After the matter is heard and a decision rendered the successful applicant, together with any accompanying spouse and dependants, can apply to become a permanent resident of Canada. Those who are unsuccessful do not have the right to appeal that decision but they can apply for leave to seek judicial review of that decision in the Federal Court of Canada. Failed refugee claimants who apply to Federal Court do not automatically have the right to remain in Canada; however an application can be made to a justice of the Federal Court to stay the removal order until such time as that court decides the matter.
Currently, the average time between a person’s initial claim to be a Convention refugee and the time a determination is made is 19 months. The time that it now takes to remove a failed refugee claimant from Canada is close to five years after their initial claim is made.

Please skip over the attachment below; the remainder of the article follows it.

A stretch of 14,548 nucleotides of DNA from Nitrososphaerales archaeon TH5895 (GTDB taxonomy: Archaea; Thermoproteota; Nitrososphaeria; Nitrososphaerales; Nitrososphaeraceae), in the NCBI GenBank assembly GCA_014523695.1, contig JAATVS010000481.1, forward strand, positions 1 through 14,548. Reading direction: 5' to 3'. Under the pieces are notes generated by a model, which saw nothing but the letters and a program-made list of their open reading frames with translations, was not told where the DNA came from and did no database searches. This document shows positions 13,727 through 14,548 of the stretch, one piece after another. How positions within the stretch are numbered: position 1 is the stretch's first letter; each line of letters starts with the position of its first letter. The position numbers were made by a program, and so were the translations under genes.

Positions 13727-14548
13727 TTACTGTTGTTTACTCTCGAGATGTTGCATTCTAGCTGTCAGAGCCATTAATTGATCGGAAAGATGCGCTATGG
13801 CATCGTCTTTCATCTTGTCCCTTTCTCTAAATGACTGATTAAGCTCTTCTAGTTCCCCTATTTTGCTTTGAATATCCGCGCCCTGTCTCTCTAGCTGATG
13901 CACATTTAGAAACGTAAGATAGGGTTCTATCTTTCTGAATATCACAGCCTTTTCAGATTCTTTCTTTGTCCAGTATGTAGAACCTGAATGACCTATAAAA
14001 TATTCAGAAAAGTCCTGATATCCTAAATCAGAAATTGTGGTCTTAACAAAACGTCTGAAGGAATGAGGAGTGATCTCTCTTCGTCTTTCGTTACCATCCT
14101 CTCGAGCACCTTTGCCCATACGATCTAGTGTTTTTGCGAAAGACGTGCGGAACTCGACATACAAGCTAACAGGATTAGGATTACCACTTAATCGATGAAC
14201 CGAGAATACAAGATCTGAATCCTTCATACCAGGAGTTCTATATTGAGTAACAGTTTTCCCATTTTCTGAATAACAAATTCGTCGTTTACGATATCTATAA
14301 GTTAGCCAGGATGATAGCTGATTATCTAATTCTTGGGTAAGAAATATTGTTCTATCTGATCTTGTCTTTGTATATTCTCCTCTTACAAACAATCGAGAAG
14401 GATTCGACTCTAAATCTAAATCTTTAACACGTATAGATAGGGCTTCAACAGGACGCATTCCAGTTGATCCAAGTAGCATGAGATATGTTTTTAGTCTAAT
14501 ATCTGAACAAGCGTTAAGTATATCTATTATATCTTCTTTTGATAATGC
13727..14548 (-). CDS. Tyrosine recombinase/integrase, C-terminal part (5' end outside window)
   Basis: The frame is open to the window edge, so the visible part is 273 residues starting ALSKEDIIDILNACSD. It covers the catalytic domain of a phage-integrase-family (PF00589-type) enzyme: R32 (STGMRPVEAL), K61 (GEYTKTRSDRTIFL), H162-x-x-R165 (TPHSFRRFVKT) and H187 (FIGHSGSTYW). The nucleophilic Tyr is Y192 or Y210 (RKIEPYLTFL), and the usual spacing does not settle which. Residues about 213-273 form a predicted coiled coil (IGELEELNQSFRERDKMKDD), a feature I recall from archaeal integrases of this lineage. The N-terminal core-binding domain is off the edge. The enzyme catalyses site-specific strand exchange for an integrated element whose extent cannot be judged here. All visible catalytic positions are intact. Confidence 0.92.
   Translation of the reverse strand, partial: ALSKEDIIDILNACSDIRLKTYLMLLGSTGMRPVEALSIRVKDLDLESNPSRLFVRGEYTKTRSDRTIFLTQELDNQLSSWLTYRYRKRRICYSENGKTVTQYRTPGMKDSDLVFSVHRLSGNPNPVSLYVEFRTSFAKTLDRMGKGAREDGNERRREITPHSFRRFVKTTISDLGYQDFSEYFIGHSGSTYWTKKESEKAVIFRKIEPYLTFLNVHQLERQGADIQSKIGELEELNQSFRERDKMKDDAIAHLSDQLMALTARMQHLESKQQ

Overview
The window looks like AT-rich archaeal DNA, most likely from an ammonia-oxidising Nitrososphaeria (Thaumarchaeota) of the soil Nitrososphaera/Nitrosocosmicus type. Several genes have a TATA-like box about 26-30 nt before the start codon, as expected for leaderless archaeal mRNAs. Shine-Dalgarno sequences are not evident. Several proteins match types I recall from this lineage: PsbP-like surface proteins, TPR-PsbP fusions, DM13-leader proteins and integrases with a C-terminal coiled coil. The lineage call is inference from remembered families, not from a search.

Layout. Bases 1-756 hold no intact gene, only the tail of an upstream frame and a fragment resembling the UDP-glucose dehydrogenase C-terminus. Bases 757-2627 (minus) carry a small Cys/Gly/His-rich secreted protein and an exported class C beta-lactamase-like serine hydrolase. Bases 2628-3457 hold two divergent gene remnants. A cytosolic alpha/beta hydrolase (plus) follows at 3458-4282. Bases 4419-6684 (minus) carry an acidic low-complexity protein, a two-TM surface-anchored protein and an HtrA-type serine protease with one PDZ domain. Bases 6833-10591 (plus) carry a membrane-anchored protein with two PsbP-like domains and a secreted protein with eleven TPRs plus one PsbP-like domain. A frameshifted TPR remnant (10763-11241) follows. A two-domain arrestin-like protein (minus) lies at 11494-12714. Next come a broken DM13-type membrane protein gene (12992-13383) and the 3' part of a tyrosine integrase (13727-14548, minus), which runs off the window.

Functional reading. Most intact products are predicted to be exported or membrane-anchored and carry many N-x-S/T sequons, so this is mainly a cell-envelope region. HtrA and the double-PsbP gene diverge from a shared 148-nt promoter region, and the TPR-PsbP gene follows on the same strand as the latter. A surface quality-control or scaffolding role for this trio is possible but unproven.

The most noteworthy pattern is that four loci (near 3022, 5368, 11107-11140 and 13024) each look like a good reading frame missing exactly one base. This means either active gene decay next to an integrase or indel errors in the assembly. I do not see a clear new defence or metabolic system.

The Refugee Protection Division currently has a backlog of 60,000 cases that are scheduled to be heard. Part of the backlog is due the reluctance of the current Conservative government to fill vacant positions on the board.
At the present time there are about 15,000 failed claimants who are waiting to be removed from Canada. It is also estimated that there are 38,000 unsuccessful refugee applicants whose whereabouts are unknown. It is not known whether they have left Canada or remain underground.
The Balanced Refugee Reform Act
Bill C-11 or the Balanced Refugee Reform Act as it will be known if passed will require refugee claimants to be interviewed by an immigration officer within eight days of making their claim. This replaces filling out a form and filing it within 28 days. If the claimant is found by the officer to be eligible to make a refugee claim, the matter will be set down for a hearing before the Refugee Protection Division within 60 days. The proposed legislation will replace government-appointed fixed term members on the board with career public servants.